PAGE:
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Work Fragment of a funerary shroud, called "Portrait of Ammonios"
Department of Egyptian Antiquities: Roman Egypt (30 BC - AD 392)
Portrait dit d'Ammonios
© 1998 Musée du Louvre / Georges Poncet
Roman Egypt (30 BC - AD 392)
The portrait on this shroud fragment is painted on a light-colored background. An ankh sign and a crouching god are placed on either side of the head. The young man's highly individual features make this portrait a striking one. His face is very long, with a prominent chin. He holds a wine goblet in his right hand; in his left, the rose-petal crown which signified that the deceased had been judged free from sin, and would be granted access to the afterlife. There are two rings on the left hand.
A portrait -
The dark complexion of the long oval face is painted in warm tones. The frizzy black hair is very short, forming right angles on the forehead. The young man has large, sticking-out ears; his hook nose and fleshy lips are accentuated by white highlights. He wears a white tunic with purple clavii and long sleeves. There are two small purple lines at the right corner of the tunic's neck, and a white scallop motif shows at the left corner.
The man's right hand holds (in a rather unnatural way) a goblet in which red wine is visible. This kantharos-shaped cup is a fine piece of metalwork: it is made of gold with a beaded rim, and its body and handles are adorned with dark-colored round or rectangualar stones.
The man's left hand, which holds a garland of rose petals and green leaves, is adorned with two large gold rings: one on the little finger, the other on the first phalanx of the index finger.
A yellow ankh sign - symbol of life - is painted to the left of the neck; to the right, a little deity is portrayed in profile.
- on a mummy's shroud
This fragment comes from a funerary shroud (intended to envelop the mummy). It must have been decorated with vignettes (illustrating the stages of the journey to the afterlife) on either side of a full-length representation of the deceased in a naos coffin. The bust stands out against a light background with a dark outline which follows the line of the shoulders; this is reminiscent of the "shouldered" shape characteristic of mummy portraits on wood from Antinoe. The small god to the right of this portrait is difficult to identify: various authors have identified it as Ptah, as a syncretic image of Ptah-Sokar-Osiris-Apis, or simply as Osiris. In any case, a deity (generally identified with Osiris) portrayed in profile, crouching on a base and holding a scepter, features on cartonnage masks from the Ptolemaic Period.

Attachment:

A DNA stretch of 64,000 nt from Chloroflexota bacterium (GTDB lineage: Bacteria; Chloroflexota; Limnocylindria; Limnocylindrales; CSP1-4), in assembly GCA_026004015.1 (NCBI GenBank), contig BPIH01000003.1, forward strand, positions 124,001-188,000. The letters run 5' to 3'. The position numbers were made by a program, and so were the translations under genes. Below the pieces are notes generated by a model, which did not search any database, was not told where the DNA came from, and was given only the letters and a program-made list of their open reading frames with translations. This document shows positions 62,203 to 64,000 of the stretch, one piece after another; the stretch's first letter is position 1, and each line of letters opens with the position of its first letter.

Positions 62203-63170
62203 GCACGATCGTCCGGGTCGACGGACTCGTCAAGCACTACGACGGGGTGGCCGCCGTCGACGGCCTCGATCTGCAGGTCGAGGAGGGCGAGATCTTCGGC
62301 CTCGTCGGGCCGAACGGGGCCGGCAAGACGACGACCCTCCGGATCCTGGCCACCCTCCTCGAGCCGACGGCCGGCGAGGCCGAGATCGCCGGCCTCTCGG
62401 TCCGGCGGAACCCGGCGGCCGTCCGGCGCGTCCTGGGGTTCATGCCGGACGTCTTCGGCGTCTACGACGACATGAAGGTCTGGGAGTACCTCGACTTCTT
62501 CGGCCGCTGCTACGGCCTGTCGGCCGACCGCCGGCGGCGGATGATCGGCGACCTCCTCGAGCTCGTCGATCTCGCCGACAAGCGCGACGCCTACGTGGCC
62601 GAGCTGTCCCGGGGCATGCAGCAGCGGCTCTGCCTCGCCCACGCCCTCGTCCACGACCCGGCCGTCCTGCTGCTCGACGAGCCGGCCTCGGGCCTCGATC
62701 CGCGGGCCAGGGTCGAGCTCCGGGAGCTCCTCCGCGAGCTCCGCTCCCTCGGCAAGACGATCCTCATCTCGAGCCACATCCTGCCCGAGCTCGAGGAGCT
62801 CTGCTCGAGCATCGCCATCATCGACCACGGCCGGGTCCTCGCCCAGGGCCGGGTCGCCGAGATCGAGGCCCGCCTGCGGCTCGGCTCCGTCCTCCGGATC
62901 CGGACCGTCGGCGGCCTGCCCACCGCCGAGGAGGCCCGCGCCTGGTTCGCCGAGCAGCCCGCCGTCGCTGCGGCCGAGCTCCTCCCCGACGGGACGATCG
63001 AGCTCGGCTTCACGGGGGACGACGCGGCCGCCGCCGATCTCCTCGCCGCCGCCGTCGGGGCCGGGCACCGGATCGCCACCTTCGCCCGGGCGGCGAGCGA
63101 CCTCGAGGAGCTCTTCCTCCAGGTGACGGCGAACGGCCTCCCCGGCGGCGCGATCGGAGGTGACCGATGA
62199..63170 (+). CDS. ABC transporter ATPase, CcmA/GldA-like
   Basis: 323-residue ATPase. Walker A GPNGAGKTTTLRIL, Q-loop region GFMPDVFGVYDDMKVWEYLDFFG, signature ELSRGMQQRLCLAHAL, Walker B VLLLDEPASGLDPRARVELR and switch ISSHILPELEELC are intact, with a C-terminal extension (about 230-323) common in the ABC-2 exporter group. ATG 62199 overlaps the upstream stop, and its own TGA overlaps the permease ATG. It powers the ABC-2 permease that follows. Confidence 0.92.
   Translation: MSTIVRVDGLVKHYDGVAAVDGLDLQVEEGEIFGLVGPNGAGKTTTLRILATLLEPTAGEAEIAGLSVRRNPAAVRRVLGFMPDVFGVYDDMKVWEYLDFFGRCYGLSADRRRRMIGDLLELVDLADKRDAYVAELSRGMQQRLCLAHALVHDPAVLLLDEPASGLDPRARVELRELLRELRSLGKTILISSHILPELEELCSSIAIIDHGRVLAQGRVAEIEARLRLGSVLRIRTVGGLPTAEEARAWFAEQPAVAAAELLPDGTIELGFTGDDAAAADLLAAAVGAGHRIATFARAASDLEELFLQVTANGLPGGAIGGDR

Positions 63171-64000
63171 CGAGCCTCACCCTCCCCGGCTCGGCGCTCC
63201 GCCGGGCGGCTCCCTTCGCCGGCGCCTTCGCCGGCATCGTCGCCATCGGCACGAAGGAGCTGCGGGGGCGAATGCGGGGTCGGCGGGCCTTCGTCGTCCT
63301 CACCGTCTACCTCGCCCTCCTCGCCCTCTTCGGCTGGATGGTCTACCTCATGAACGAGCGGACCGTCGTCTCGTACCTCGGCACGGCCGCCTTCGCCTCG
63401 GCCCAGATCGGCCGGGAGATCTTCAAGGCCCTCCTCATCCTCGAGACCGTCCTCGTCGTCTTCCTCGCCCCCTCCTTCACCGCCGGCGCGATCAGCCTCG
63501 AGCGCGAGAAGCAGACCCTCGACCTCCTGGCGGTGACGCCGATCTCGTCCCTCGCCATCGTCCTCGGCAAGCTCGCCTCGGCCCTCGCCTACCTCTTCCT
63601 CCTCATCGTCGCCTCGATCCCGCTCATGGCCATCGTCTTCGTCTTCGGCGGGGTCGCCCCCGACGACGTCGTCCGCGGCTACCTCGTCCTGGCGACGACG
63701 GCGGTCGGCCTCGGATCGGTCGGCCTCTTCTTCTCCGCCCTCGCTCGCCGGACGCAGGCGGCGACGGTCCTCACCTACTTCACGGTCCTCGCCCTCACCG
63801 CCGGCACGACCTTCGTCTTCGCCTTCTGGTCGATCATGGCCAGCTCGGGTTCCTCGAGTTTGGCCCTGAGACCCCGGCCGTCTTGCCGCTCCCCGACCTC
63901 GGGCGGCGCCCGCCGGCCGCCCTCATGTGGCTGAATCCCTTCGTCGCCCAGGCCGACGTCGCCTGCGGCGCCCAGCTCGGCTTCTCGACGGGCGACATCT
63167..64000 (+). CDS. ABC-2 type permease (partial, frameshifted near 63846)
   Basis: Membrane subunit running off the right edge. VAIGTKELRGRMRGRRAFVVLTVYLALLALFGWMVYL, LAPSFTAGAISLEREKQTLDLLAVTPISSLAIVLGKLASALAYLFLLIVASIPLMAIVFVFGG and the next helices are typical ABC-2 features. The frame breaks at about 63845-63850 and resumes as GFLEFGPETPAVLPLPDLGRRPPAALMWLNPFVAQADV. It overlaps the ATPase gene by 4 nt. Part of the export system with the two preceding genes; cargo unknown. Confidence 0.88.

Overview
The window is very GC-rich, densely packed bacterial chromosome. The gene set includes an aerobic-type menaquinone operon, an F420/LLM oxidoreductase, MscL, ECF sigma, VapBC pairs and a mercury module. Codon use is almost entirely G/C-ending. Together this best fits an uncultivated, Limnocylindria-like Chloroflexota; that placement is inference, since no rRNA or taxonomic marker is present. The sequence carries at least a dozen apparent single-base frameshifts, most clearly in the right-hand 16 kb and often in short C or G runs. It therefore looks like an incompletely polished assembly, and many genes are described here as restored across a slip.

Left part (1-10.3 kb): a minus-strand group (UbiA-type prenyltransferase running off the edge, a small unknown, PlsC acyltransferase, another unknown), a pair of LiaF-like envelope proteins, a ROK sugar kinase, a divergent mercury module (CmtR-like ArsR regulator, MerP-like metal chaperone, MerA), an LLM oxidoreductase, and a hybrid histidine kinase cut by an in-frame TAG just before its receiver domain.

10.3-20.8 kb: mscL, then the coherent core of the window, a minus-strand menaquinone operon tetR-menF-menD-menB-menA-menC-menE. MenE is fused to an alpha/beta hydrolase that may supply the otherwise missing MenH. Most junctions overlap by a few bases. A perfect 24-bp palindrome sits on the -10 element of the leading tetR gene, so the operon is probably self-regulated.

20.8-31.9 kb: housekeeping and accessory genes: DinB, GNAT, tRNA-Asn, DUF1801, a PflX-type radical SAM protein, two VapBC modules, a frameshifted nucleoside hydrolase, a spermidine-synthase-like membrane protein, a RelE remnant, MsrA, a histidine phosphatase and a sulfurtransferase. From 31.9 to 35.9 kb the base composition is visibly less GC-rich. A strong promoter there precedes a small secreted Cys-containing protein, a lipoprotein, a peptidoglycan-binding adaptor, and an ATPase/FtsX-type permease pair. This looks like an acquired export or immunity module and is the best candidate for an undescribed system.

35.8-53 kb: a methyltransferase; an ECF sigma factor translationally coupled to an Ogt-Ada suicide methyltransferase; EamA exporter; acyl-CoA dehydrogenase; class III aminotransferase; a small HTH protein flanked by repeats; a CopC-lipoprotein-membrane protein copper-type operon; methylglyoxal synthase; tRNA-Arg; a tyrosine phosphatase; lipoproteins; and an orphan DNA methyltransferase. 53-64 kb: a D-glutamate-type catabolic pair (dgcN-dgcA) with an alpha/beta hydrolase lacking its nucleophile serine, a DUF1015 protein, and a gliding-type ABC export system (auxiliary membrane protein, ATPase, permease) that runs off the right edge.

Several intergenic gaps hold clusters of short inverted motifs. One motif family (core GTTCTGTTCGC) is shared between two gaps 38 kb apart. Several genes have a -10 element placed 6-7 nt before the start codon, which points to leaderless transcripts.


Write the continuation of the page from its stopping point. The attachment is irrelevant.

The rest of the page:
The rather unnatural position of the hand holding the cup is the result of modern restoration work.
The details of the outfit
The two little purple lines next to the clavus are worthy of interest, as they illustrate the precision with which this portrait was painted. On many of the tunics unearthed from Egyptian cemeteries, the corners of the neckline (fragile areas which tear easily) are reinforced with buttonhole stitching in red, blue, or purple wool.
The white scallop motif which shows at the right corner of the neck has been compared to a flower (probably a lily) or a fringed undergarment. However, none of the Roman-Period items of clothing discovered to date have fringes at the neck - only at the hem or down the sides. The character in this portrait was christened "Ammonios" when it entered the Louvre; perhaps this name was inscribed on a lost part of the shroud.
- AUBERT M.-F., CORTOPASSI R., Portraits de l'Egypte romaine, Louvre/Editions de la Réunion des musées nationaux, Paris, 1998.
- DOXIADIS E., Portraits du Fayoum. Visages de l’Egypte ancienne, Paris, 1995, n° 89 p. 117 et 214.
- DUNAND F., LICHTENBERG R., Les momies, un voyage dans l’éternité, Découvertes Gallimard, n° 118, Paris, 1991, p. 66.
- ZANNI A., La tunica dell’Egitto cristiano. Restauro e iconografia dei tessuti copti del Museo Poldi Pezzoli, catalogue de l’exposition, Milan, Museo Poldi Pezzoli, 28 mai-5 octobre, 1997, p. 54, fig. 40.
- Un siècle de fouilles françaises en Egypte 1880-1980, catalogue de l’exposition, Paris, musée d’Art et d’Essai-Palais de Tokyo, 21 mai-15 octobre 1981, n° 340.
Catalogue de l’exposition Aurea Roma. Dalla città pagana alla città cristiana, Rome, Palazzo delle Esposizioni, 22 décembre 2000-20 avril 2001, n° 363 ;
Portrait dit d'Ammonios
IIIe siècle après J.-C.
toile de lin peinte à l'encaustique
H. : 51 cm. ; L. : 30 cm.
E 12581 (P 215)
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